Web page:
HENRY VIII. 1491-1597.
Manuscript document, 1 p, elephant folio (468 x 835 mm), Walden, October 10, 1540, granting to Edmund Peckham of Denham, Buckinghamshire, nearby parcels of land formerly belonging to Westminster Abbey ("Monastery of St. Peter Westminster"), initial letter portrait of Henry VIII, showing the crowned King enthroned holding orb and sceptre, finely executed in pen-and-ink and gray wash, the canopy headed "Vivat Rex," with elaborate strapwork majuscules to first line, ascenders interspersed with heraldic emblems, with the Great Seal in brown wax suspended by green and white cords, document mounted to board, surface cracking to seal with loss of fragment at lower right of approximately 255 x 70 mm, flaking to ink of first line and to initial, some rubbing and wrinkling, folding creases.
BEARING PORTRAIT AND SEAL OF HENRY VIII. "Henry VIII granted Denham in 1540 to Sir Edmund Peckham [1495-1564] and it remained in the family until 1583, when Sir George, a merchant adventurer, was ruined with Sir Humphrey Gilbert and Sir Richard Grenville as the result of a disastrous expedition. Under the Peckhams, Denham became a notorious haunt of catholic recusants and priests engaged in exorcism" (Denham Historic Town Assessment, Draft Report p 31). The crown recovered the manor in 1596 for debts owed, after which the lands were granted to William Bowyer.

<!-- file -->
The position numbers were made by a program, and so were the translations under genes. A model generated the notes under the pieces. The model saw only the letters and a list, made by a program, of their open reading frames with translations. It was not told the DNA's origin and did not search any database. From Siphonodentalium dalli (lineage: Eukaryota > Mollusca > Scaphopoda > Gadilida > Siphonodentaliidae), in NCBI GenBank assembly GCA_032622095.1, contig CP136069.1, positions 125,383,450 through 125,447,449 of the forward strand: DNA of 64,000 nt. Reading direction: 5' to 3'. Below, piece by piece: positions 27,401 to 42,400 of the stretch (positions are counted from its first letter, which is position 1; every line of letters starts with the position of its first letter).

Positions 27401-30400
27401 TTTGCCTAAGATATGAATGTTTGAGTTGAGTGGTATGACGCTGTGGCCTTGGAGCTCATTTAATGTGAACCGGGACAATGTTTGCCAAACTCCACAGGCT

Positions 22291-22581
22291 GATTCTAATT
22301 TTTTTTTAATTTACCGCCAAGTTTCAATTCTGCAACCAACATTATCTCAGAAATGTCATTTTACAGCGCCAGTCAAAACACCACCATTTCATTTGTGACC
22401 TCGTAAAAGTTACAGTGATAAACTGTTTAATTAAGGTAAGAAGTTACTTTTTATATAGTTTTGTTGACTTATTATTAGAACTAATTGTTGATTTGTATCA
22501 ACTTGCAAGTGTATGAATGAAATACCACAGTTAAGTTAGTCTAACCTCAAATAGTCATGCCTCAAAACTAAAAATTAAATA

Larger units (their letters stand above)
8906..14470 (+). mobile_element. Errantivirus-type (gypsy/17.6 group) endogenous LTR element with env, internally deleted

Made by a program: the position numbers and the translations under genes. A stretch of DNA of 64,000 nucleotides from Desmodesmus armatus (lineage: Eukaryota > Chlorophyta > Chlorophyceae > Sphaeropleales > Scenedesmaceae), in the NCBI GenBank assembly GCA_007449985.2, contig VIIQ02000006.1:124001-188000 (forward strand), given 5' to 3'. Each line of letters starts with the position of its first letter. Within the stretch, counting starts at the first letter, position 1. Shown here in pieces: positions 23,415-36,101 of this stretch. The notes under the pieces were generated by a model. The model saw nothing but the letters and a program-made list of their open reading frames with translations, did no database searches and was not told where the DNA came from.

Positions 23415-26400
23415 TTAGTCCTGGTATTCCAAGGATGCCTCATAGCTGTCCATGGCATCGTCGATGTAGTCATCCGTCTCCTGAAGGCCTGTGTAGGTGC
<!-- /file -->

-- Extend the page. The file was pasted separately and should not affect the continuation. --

Peckham began his career as a clerk in the counting house and eventually rose to become high treasurer of all mints in England and Ireland. He accompanied Henry VIII to France in 1544, and the king later named Peckham assistant executor of his will. (See Bindoff, The History of Parliament: the House of Commons 1509-1558, p 78.)
- Please note: adhesive residue to back of seal.